Frontiers: The Epic of South Africa’s Creation and the Tragedy of the Xhosa People.

Frontiers: The Epic of South Africa’s Creation and the Tragedy of the Xhosa People. – book reviews

Robert O. Collins

This book is majesterial history, fully researched, evocatively written, spanning the sweep of South African history. It gives an understanding of South Africa’s geography, which is vital to understanding its history. Beginning with European journeys around the Cape of Good Hope, then detailing the cape’s subsequent occupation and the filling of the interior by Africans, the book’s theme is the unfolding tragedy of the relationship between blacks and whites as played out in the complex history of Boer, Briton, and Bantu (the Xhosa) on the eastern frontier of what became the Cape Colony. The eight Kaffir wars that dominated this relationship have always been a historical thicket so dense as to dismay all but the most passionate students of southern African history. This book slashes its way through that thorny undergrowth to provide a remarkably dear narrative with perceptive vignettes of the principal players. There is much to be learned about those whom biographers have yet to discover, such as Maqoma, Henry Calderwood, and lames Read. Of even greater importance is Noel Mostert’s skillful narrative, which stays on a steady path through discussion of British policy on the frontier and brilliant exposition of the Xhosa reaction to it.

This is a flowing narrative history characterized by dramatic descriptions of the South African landscape and by succinct analysis of British policy and its implementation by the imperial government and their administrators at the cape. The influence of missionaries, particularly the London Missionary Society, on the relationship among the races is placed in a more appropriate perspective than it has been in much contemporary South African historiography. Missionaries were a powerful factor on the eastern frontier, particularly Dr. John Philip and James Read, both of whom have been largely forgotten in the frenzy of the revisionist school of South African history.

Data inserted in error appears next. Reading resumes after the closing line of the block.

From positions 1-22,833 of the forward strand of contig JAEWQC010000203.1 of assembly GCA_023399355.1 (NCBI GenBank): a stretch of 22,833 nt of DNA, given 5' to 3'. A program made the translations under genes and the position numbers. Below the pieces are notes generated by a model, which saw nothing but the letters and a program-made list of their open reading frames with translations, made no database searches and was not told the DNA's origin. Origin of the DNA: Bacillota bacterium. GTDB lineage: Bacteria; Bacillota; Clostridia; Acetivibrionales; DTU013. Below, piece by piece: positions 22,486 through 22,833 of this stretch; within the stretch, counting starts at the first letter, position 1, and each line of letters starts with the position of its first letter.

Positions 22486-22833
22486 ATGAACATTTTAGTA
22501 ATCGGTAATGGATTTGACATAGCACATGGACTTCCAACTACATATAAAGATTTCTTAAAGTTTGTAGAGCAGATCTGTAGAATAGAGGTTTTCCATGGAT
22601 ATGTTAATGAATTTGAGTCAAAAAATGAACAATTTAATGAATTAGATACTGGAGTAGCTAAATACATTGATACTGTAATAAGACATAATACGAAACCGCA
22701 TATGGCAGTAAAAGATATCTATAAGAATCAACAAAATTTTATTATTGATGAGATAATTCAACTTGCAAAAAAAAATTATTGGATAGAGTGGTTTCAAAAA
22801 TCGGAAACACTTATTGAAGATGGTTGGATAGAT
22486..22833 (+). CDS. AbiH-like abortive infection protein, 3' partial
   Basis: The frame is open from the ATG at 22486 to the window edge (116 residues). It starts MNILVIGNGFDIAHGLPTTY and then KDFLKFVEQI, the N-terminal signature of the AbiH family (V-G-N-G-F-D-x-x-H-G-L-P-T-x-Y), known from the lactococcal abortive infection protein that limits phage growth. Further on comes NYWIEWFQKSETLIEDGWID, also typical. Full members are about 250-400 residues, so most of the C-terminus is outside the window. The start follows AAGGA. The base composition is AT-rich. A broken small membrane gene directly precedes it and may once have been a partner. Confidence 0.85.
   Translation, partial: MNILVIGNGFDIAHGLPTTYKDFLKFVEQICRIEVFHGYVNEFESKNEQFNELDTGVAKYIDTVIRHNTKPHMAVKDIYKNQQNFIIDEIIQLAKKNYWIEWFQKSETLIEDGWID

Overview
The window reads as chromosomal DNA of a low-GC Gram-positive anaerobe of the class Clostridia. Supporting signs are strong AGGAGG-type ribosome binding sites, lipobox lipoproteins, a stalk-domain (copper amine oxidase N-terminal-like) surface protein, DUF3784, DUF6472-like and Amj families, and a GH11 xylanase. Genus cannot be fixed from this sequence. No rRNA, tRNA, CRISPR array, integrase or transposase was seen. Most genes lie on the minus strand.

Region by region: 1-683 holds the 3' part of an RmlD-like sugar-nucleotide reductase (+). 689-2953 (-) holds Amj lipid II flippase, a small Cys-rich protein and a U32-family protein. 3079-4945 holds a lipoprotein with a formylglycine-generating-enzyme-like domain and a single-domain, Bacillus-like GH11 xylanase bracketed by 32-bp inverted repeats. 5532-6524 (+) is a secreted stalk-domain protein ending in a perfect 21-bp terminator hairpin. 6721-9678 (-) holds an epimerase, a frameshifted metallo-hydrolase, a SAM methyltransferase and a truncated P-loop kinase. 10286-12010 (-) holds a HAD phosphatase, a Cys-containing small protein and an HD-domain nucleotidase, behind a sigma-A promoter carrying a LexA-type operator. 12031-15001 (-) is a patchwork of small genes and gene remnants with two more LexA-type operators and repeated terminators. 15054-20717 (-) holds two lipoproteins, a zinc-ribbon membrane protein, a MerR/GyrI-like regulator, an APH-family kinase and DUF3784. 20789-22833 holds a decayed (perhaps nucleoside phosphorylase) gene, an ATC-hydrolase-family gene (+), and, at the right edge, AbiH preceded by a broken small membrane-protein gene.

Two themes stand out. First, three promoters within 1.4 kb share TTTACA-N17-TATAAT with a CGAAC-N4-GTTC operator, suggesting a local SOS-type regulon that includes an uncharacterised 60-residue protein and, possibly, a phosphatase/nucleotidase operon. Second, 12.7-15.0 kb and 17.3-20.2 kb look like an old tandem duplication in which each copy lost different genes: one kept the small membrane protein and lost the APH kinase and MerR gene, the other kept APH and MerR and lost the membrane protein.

Particularly gratifying is the enormous amount of detail, often about relatively minor events, that brings the narrative to life, although this lengthens the book. The intimate descriptions of British and Xhosa warriors, British administrators, Xhosa chiefs, and their followers not only confirm the thoroughness of the author’s research but lends an authenticity to his narrative.

Although this is a tale of hostile race relations, the Xhosa inflicted the greatest tragedy on themselves in 1856-57, when they slaughtered their own cattle and destroyed their supply of corn. After a half-century of seeing their land and cattle confiscated by both Briton and Boer, Nongqawuse prophesied a new age if the Xhosa would eliminate what remained of the nation. Their means of sustenance destroyed, some 65000 Xhosa perished as famine swept over British Kaffraria, the Xhosa lands beyond the Kei River. Meanwhile British colonists and officials, including the well-known humanitarian and governor of the Cape Colony, Sir George Grey, waited eagerly to seize yet more land and reduce the Xhosa to penurious laborers. A once proud people committed national suicide.

The epilogue links the tragic events of the nineteenth century with those of the twentieth. It is a bit of an anticlimax in an otherwise splendid, if not elegant, history of a frontier tragedy.

Robert O. Collins University of California, Santa Barbara

COPYRIGHT 1995 Phi Alpha Theta, History Honor Society, Inc.

COPYRIGHT 2004 Gale Group